The exceptions [to that rule] are the needy and minorities; but that only reinforces the sense that Democrats treat with contempt those whom they cannot patronize. How many non-elite white voters can now be drawn by Trump to vote with their resentment of the selective compassion of liberals? Trump, of all people, with his trademark saying, 'You're fired,' has turned into the candidate of people who feel they have lost out but don't know why -- the people Nathaniel West called 'the cheated.'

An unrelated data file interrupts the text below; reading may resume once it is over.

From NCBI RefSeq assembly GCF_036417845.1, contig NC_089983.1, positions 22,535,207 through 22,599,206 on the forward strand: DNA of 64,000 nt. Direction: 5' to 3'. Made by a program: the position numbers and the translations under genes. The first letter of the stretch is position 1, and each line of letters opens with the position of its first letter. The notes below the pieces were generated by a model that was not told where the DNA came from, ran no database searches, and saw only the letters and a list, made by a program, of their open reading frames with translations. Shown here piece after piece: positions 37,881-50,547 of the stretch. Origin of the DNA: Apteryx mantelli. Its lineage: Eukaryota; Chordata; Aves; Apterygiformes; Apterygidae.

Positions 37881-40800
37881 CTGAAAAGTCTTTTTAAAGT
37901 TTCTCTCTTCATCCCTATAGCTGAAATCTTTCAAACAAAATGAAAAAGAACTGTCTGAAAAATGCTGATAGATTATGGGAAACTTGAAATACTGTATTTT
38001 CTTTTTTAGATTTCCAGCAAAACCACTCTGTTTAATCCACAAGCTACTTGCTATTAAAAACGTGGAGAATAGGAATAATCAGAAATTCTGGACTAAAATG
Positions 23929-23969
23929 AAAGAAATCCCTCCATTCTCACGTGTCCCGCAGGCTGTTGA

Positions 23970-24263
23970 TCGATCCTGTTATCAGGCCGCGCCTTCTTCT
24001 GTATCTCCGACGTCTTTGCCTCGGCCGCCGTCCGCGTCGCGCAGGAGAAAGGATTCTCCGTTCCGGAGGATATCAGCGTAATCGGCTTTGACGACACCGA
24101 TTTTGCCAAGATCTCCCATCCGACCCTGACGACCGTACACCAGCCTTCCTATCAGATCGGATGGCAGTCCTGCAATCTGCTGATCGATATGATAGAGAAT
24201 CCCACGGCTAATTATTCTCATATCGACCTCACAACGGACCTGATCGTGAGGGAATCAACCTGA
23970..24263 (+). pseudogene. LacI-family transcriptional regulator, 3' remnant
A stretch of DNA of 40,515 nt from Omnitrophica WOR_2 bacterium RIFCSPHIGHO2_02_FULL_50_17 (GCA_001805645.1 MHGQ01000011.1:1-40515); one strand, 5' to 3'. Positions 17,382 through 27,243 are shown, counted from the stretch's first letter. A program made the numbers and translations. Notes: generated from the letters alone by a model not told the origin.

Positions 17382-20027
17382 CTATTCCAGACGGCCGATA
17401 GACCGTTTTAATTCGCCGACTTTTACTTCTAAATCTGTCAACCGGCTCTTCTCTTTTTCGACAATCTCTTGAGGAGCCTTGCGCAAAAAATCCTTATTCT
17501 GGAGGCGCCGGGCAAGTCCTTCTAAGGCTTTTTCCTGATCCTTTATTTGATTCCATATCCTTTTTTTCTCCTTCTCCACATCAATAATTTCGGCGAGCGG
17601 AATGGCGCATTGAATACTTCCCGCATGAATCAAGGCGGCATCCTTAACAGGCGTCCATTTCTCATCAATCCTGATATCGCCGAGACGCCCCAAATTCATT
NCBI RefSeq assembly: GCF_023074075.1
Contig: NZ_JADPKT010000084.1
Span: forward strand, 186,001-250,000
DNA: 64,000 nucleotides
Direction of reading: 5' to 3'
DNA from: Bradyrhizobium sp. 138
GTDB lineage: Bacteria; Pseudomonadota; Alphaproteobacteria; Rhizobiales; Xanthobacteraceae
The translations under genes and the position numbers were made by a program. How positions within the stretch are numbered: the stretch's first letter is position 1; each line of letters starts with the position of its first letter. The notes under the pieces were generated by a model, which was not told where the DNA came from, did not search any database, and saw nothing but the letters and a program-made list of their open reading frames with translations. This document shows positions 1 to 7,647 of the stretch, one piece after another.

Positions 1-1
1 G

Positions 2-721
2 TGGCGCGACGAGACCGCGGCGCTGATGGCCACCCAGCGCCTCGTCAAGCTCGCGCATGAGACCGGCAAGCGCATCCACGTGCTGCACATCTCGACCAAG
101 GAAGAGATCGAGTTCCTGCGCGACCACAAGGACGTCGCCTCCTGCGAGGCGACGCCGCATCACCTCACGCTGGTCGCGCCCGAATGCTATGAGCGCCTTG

I don't know whether West (a 1930s novelist best known for The Day of the Locust) thought his "cheated" actually had been cheated or merely felt that they had, but liberals today clearly believe that Trumpists only believe themselves cheated -- or believe the system "rigged," if you please -- because of "racial resentment." Perhaps they think that Trump's Trash have no business complaining if their once unfairly-large share of the pie has shrunk to a more appropriate size, but one might as readily argue that women and racial minorities are fools to celebrate their larger slices of a shrinking pie. But to listen to most Democrats, once Sen. Sanders was beaten in the primaries, the pie isn't shrinking at all, and only bigots think otherwise. If liberal Democrats' compassion appears selective, it's probably because many think that working-class whites disqualify themselves from compassion for thinking badly of blacks, immigrants or certain women. I've been here before this year but I may as well repeat myself: if Democrats did not spend so much time trying to change working-class white people's minds about nonwhites, and concentrated on improving their economic position while continuing to combat discrimination at the policy level, they might find those people's attitudes softening gradually toward both nonwhites and Democrats. You don't have to say they're right about blacks, immigrants, etc., but you do have to stop reminding them of how wrong they are about everything when you're supposed to be soliciting their votes. "Racial resentment" is inevitable when one group of people is told incessantly that they're the bad guys of history. Trump probably will get at least 40% of the vote simply by telling them they're not. Does that mean we have to tolerate their belief that other groups are the bad guys? I'd prefer "ignore" to "tolerate," just as I'd prefer a campaign that really looks toward the future to those concerned with settling scores from the past.